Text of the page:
When Buddhism was introduced to China new applications of jade carved began to evolve. Jade formed into discs with a hole in the center were used by ancient monks. These discs were hung up in homes and temples to ensure protection and remained a special symbol of veneration. As with western cultures, the symbol of the circle was a sign of eternity, with no beginning and no end, and thus immortality. The cycle of the seasons and the earth were commonly viewed as a sign of immortality and that humans were part of that cycle. Jade as a gemstone had that power to unite humans with nature and eventually unite all life with the highest spiritual beings.

Jade eventually would be carved into innumerable forms, each with it’s special power and meaning. One can find jade carved into lotus flowers, dragons, Chinese characters, bats, and other flowers – each holding a special significance. Jade bats are thought to bring good fortune, while a jade ax is used for protection. A jade disc (like the ones used by ancient monks) was given to newborn babies to keep them safe and healthy (and many people today in China and elsewhere still place the jade disk in a child’s bedroom). Jade dragons and tigers offer protection from negative forces and bad luck. A carved butterfly pendant can brings its wearer love, especially if worn by a woman.

You may be inclined to think that the spiritual significance of jade is more of an Asian tradition, but that is not really true. It is just that the recorded history of jade has been preserved best in Asia, particularly China. For example, geologists and archaeologists have discovered large, quality jade deposits in Guatemala (imperial jade). It turns out that the Maya’s believed jade could confer immortality. Mayan rulers would be buried, their bodies covered in jade, including exquisite jade death masks. To the Mayans, jade was more valuable than gold. Sadly, much of the Mayan history and spiritual understanding of jade (including the artistic skills of working with jade) was destroyed by the invading Spanish who were solely interested in gold and the mining of gold, using the indigenous population as slave labor to accomplished their task of finding, extracting and transporting gold.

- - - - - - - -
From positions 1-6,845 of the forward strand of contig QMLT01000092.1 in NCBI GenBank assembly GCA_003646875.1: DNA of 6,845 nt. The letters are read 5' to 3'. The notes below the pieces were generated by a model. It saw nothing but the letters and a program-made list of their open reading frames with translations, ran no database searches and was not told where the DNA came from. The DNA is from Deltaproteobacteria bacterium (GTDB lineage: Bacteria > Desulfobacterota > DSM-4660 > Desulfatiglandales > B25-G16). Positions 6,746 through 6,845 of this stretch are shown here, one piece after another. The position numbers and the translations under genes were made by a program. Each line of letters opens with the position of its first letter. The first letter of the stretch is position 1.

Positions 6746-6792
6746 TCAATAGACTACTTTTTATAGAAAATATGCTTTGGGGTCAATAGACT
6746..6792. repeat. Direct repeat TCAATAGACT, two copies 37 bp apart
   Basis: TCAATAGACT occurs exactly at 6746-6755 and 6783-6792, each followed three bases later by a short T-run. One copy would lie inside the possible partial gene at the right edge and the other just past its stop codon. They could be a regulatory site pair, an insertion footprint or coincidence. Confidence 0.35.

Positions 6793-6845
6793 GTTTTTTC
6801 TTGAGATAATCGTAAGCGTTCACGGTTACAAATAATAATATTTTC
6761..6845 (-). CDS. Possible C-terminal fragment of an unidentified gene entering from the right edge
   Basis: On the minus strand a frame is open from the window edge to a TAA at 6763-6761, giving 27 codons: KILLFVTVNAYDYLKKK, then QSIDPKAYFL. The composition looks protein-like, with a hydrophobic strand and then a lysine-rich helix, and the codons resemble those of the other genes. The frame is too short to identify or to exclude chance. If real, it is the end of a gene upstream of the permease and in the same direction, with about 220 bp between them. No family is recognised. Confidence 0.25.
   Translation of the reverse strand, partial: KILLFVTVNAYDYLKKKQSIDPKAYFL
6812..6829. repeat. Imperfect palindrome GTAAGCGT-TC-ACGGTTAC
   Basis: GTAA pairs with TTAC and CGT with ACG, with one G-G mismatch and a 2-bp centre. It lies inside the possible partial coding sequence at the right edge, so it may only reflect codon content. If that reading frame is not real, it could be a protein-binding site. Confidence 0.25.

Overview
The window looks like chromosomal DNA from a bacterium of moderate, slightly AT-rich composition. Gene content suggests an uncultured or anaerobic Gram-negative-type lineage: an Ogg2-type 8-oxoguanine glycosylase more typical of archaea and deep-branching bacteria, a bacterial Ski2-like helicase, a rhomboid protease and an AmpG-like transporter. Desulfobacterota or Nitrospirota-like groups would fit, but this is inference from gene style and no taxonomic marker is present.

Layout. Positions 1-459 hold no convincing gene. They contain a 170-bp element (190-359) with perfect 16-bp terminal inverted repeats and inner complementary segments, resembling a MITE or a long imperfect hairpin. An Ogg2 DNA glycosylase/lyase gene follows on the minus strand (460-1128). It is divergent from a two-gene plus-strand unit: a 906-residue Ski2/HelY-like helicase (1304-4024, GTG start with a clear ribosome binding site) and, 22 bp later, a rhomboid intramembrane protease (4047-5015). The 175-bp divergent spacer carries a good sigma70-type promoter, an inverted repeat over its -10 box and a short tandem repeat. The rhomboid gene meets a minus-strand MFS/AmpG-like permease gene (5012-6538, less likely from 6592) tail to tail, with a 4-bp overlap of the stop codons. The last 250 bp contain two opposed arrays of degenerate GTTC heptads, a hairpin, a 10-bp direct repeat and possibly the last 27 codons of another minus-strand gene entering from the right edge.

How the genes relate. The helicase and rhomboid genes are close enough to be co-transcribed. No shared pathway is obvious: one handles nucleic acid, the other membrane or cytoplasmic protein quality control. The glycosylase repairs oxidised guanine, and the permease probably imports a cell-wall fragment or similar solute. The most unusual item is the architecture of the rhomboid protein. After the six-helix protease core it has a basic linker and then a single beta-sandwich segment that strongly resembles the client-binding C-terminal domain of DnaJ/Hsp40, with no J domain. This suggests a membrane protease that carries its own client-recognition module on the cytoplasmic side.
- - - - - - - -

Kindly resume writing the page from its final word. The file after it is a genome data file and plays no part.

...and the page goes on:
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The Ancient Egyptians revered jade. Jade was thought to create inner balance, bring forth love, generated harmony and even promote inner peace. There are, in fact, many cultures who shared Chinese belief that jade can bring strength of mind, soul and body to those who possess it. In the West, many feel there is a power with jade that can assist in health and healing. Using jade stones for massage has started to become popular. Others in the new age community claim that different colors of jade can be used for different applications in mental, spiritual and physical health. It should not be surprising that many people seem to be re-discovering how the energy of jade can dispel anxiety, preoccupation, and fearfulness just as the ancient Chinese once claimed. Jade is thought to welcome all positive flows of energy into one’s life.

Like other gemstones and crystals, Jade has claimed many admirers. Jade is today considered as valuable as gold, if not more valuable. The reason many lie as much in jade’s spiritual, mystical aspects as in it’s beauty and rarity. If you would like to check out some affordable jade jewelry, go HERE. If you enjoyed this article check out the Power of Amethyst.

If you would like to work with a psychic who has an appreciation for crystals, give Psychic Kay a call at 1-866-407-7164. Kay also provides wonderful tarot love readings.